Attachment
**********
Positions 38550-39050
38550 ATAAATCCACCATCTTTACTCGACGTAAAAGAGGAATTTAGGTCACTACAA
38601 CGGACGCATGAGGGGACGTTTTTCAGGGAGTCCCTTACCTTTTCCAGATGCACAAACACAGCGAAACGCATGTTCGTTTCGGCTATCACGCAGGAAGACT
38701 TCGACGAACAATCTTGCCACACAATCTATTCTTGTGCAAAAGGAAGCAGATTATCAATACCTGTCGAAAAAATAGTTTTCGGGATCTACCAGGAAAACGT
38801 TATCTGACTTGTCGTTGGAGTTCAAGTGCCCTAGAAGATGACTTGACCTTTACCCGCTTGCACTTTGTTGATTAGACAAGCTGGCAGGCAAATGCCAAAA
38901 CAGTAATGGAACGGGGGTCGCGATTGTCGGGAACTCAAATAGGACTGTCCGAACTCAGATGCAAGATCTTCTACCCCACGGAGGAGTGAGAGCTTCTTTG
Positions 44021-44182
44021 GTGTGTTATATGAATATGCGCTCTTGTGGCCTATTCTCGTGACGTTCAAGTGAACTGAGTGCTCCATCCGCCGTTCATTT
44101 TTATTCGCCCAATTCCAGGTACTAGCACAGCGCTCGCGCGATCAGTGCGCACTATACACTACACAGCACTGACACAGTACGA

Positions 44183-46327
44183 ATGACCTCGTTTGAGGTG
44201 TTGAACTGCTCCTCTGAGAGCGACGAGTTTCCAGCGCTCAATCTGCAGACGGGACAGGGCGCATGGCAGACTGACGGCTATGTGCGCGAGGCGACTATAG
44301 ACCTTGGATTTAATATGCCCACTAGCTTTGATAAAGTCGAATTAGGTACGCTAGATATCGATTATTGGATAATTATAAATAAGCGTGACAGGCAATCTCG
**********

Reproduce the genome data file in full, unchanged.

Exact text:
Positions 38550-39050
38550 ATAAATCCACCATCTTTACTCGACGTAAAAGAGGAATTTAGGTCACTACAA
38601 CGGACGCATGAGGGGACGTTTTTCAGGGAGTCCCTTACCTTTTCCAGATGCACAAACACAGCGAAACGCATGTTCGTTTCGGCTATCACGCAGGAAGACT
38701 TCGACGAACAATCTTGCCACACAATCTATTCTTGTGCAAAAGGAAGCAGATTATCAATACCTGTCGAAAAAATAGTTTTCGGGATCTACCAGGAAAACGT
38801 TATCTGACTTGTCGTTGGAGTTCAAGTGCCCTAGAAGATGACTTGACCTTTACCCGCTTGCACTTTGTTGATTAGACAAGCTGGCAGGCAAATGCCAAAA
38901 CAGTAATGGAACGGGGGTCGCGATTGTCGGGAACTCAAATAGGACTGTCCGAACTCAGATGCAAGATCTTCTACCCCACGGAGGAGTGAGAGCTTCTTTG
Positions 44021-44182
44021 GTGTGTTATATGAATATGCGCTCTTGTGGCCTATTCTCGTGACGTTCAAGTGAACTGAGTGCTCCATCCGCCGTTCATTT
44101 TTATTCGCCCAATTCCAGGTACTAGCACAGCGCTCGCGCGATCAGTGCGCACTATACACTACACAGCACTGACACAGTACGA

Positions 44183-46327
44183 ATGACCTCGTTTGAGGTG
44201 TTGAACTGCTCCTCTGAGAGCGACGAGTTTCCAGCGCTCAATCTGCAGACGGGACAGGGCGCATGGCAGACTGACGGCTATGTGCGCGAGGCGACTATAG
44301 ACCTTGGATTTAATATGCCCACTAGCTTTGATAAAGTCGAATTAGGTACGCTAGATATCGATTATTGGATAATTATAAATAAGCGTGACAGGCAATCTCG